Gardening for Pollinators Genus or species Butterflies Hummingbirds Bees For Sunny Areas Anise hyssop (giant + + + hyssop, Agastache spp.) Asters (Aster spp.) + + Blazing-star, gayfeather + + + (Liatris spp.) Butterfly bush (summer + + lilac, Buddleia spp.) Goldenrods + + (Solidago spp.) Lavenders + + (Lavandula spp.) Mexican sunflower + + + Tithonia rotundifolia Milkweeds (Asclepias + spp, including butterfly weed, A. tuberosa) Purple coneflower + + (Echinacea purpurea) Sunflowers + + (Helianthus spp.) Verbena + + Zinnia (common zinnia, + + Zinnia spp.) For Sunny or Semi-Shady Areas (Note: some of the following plants flower more abundantly in full sun) Sedum (stonecrop, + + Sedum spp.) Yarrow + + (Achillea spp.) Black-eyed Susan + + (golden coneflower, Rudbeckia spp.) Red columbine + + (Aquilegia canadense) Spotted jewelweed + + (spotted touch-me-not, Impatiens campensis) Bee balm (Oswego + + + tea, Monarda didyma) Trumpet creeper + (Campsis radicans) Trumpet (coral) + + honeysuckle (Lonicera sempervirens) Day lily + + (Hemerocallis spp.) Cosmos + + Penstemon, scarlet + + (Keckiella spp.) Red buckeye + + + Salvias (Salvia spp.) + + + Berry bushes: + + blueberry, huckleberry (Vaccinium spp.) Genus or species Bloom season Color(s) For Sunny Areas Anise hyssop (giant Mid- to late Blue to purple hyssop, Agastache spp.) summer Asters (Aster spp.) Late summer to Purple, violet-blue, mid-fall pink, red, white Blazing-star, gayfeather Early to mid-summer Pinkish-purple (Liatris spp.) to mid- to late fall to lavender, sometimes white Butterfly bush (summer Mid-late summer to White; pink; lilac, Buddleia spp.) early fall purple Goldenrods Mid- to late summer Yellow (Solidago spp.) to early fall Lavenders Summer to fall Violet-green; (Lavandula spp.) purple-lavender Mexican sunflower Summer to fall Orange-scarlet Tithonia rotundifolia Milkweeds (Asclepias Summer to early Orange, yellow, spp, including butterfly fall red, pink, white weed, A. tuberosa) Purple coneflower Mid-summer to fall Purple-pink w/dark (Echinacea purpurea) center, also red, white Sunflowers Mid- to late summer Yellow w/dark center (Helianthus spp.) Verbena Summer to fall Purple; red; pink; multicolored pink/yellow/orange Zinnia (common zinnia, Mid-summer to fall Many available Zinnia spp.) For Sunny or Semi-Shad Areas (Note: some of the following plants flower more abundantly in full sun) Sedum (stonecrop, Late summer to Pink to rosy red, Sedum spp.) late fall bronze in fall Yarrow Early summer White, yellow, pink (Achillea spp.) through fall Black-eyed Susan Mid-summer to Bright yellow (golden coneflower, early fall wldark center Rudbeckia spp.) Red columbine Early spring to Red (Aquilegia canadense) mid-summer Spotted jewelweed Mid-summer to Orange (spotted touch-me-not, early fall Impatiens campensis) Bee balm (Oswego Summer to fall Red tea, Monarda didyma) Trumpet creeper Early summer to Orange-red (Campsis radicans) early fall Trumpet (coral) Mid-spring Red honeysuckle (Lonicera sempervirens) Day lily Summer Orange; reddish; (Hemerocallis spp.) yellow; off-white Cosmos Late summer to Magenta, pink, or fall white w/yellow center Penstemon, scarlet Late spring to Scarlet variety (Keckiella spp.) mid-summer attracts hummingbirds Red buckeye Late spring Coral red Salvias (Salvia spp.) Some bloom starting Blue; purple; red fall, others in summer Berry bushes: Early to late White blueberry, huckleberry spring (Vaccinium spp.) Genus or species Growing conditions; other comments For Sunny Areas Anise hyssop (giant Perennial; well-drained soil; mint family; hyssop, Agastache spp.) leaves used as herb Asters (Aster spp.) Perennial; many species and cultivars; food source for both caterpillars and adult butterflies Blazing-star, gayfeather Perennial; soil preferences vary; (Liatris spp.) drought-tolerant; birds eat the seeds Butterfly bush (summer Deciduous shrub; tolerates poor soil; lilac, Buddleia spp.) semi-deciduous/evergreen shrub; exotic; can be invasive--deadhead to prevent spreading Goldenrods Perennial; well-drained soil; birds eat (Solidago spp.) the seeds; also attracts other beneficial insects Lavenders Likes well-drained, alkaline soil; nice (Lavandula spp.) fragrance; mint family; exotic Mexican sunflower Can be annual or perennial; withstands heat Tithonia rotundifolia well; exotic Milkweeds (Asclepias Most species perennial; food source for spp, including butterfly both caterpillars and adult butterflies; weed, A. tuberosa) soil preferences vary Purple coneflower Perennial; prefers dry soil but tolerates (Echinacea purpurea) moist soil; fall seeds eaten by birds Sunflowers Perennials are smaller; annuals provide (Helianthus spp.) seeds for birds and people; tolerates poor soil Verbena Perennial; bees prefer non-red flowers, butterflies prefer lavender-purple flowers Zinnia (common zinnia, Annual; mostly exotic, though the desert Zinnia spp.) and plains species are perennials native to southwest US For Sunny or Semi-Shad Areas (Note: some of the following plants flower more abundantly in full sun) Sedum (stonecrop, Annual; well-drained soil Sedum spp.) Yarrow Perennial; both native (common yarrow) and (Achillea spp.) exotic species; may become invasive in some regions/habitats; well-drained soil, drought-tolerant; fern-like leaves Black-eyed Susan Perennial; medium to dry soil, tolerates (golden coneflower, sandy or poor soil; in hotter climates, Rudbeckia spp.) prefers light shade, otherwise full sun Red columbine Perennial; provides food when hummingbirds (Aquilegia canadense) start migrating north; prefers average, well-drained or moist soil; non-doubled columbines rood for bees; native Spotted jewelweed Annual but self-seeding; prefers light (spotted touch-me-not, shade; prefers acidic moist-wet soil; Impatiens campensis) native (The name is from the seed-pod's forceful ejection of seeds if touched when ripe.) Bee balm (Oswego Perennial; prefers moist, rich soil; tea, Monarda didyma) related to wild bergamot, M. fistulosa, has similar characteristics but pink/lavender flowers; mint family; native Trumpet creeper Perennial; long deciduous vines; provides (Campsis radicans) winter shelter for songbirds; native Trumpet (coral) Perennial; long woody vines; evergreen-- honeysuckle (Lonicera semi-evergreen; moist, well-drained soil; sempervirens) native Day lily Perennial; prefers well-drained, poor to (Hemerocallis spp.) average soil; good on steep banks for erosion control Cosmos Annual Penstemon, scarlet Prefers dry, sandy, or rocky soil; bush (Keckiella spp.) penstemon attracts some bees Red buckeye Deciduous shrub/small tree; tolerates dense shade; foliage provides songbird cover; moist soil Salvias (Salvia spp.) Hummingbirds prefer scarlet, bees prefer blue or violet flowers. Berry bushes: Perennial vine or bush; home-grown berries; blueberry, huckleberry needs acidic soil (Vaccinium spp.) Notes: The table contains general information; check with your local agricultural extension service, plant store or one of the resources on page 27 for information specific to your area/habitat. Likewise, much of the information in this table is general and applies to the genus level--various species in the same genus and even various cultivars within a species may have different preferred growing conditions, colors, bloom seasons, etc. Plants termed "native" may not be native to all regions. Check with your local native plant society or one of the sources listed on page 27 to determine which species are native to your area. Some plants attractive to butterflies can be grown in partial shade, but butterflies prefer full sun.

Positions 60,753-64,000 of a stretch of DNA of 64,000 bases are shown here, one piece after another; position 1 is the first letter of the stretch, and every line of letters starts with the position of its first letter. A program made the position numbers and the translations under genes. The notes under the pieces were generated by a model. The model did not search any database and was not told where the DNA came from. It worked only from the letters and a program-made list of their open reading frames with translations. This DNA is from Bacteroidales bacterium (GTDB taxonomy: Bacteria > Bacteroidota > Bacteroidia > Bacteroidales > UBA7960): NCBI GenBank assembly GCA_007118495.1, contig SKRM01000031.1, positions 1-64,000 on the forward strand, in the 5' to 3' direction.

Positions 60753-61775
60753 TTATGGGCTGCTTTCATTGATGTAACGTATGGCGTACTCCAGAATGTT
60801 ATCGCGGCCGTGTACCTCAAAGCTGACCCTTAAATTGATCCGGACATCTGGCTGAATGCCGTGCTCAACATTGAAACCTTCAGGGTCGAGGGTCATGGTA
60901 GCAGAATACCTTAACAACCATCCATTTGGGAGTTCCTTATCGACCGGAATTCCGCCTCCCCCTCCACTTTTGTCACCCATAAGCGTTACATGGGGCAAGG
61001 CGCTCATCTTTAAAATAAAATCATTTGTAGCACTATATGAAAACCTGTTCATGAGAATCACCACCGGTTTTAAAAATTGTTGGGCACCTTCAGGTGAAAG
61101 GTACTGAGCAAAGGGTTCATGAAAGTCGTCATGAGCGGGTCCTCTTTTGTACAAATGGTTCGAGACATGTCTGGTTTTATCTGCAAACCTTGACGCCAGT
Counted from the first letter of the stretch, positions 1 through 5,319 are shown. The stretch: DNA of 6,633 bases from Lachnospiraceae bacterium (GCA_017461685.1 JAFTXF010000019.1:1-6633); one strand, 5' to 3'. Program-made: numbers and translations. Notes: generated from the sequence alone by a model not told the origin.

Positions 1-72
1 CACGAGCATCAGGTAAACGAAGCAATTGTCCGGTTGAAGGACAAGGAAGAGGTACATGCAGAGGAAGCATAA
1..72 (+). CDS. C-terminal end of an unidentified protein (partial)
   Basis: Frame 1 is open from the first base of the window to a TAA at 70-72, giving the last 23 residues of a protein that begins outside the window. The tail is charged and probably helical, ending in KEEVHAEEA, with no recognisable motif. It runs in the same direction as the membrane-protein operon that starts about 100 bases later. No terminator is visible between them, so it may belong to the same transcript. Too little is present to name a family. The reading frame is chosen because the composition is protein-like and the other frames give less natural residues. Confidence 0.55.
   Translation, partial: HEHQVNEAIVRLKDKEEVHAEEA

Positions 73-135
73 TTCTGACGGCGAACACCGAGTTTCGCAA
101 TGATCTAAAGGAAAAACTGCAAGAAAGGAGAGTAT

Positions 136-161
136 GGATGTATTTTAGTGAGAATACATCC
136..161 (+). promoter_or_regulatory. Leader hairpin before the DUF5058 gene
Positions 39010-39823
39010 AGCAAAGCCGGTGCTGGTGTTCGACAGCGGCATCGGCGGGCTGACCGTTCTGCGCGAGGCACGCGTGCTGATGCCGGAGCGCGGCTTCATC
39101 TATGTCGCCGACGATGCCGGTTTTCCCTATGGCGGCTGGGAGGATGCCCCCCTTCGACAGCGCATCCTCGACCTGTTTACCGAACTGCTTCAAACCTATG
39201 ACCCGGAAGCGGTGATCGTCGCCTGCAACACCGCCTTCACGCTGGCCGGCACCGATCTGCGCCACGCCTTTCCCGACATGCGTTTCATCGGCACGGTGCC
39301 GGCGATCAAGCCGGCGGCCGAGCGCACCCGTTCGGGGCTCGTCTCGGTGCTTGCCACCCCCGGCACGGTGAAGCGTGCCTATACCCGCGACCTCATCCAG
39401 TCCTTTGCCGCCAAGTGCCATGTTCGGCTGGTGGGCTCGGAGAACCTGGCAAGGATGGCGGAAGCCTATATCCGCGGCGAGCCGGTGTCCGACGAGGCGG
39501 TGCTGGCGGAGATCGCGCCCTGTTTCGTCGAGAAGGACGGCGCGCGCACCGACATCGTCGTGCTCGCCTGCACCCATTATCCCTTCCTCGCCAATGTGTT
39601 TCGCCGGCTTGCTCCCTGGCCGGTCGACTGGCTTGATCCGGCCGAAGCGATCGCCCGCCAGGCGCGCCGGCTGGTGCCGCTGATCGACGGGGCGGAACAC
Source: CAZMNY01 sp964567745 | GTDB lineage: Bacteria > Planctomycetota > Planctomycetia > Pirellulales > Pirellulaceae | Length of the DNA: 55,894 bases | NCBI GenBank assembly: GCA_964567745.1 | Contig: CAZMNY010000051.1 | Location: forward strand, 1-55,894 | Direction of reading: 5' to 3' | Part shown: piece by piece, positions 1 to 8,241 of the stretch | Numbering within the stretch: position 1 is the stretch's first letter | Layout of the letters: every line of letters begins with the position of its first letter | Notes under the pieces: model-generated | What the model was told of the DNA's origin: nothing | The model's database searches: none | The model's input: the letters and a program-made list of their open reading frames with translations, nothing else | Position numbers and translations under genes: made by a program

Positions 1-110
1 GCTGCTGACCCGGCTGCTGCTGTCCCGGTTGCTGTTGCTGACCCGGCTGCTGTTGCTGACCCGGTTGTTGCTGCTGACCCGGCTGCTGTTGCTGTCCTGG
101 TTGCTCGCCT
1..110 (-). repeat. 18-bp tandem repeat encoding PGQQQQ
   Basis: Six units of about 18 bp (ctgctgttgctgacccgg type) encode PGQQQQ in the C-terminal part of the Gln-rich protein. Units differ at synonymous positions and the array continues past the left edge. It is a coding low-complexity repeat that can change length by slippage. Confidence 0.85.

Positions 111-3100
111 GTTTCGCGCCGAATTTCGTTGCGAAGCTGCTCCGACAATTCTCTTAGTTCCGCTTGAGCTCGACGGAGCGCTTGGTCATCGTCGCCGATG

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|Date:||Sep 1, 2006|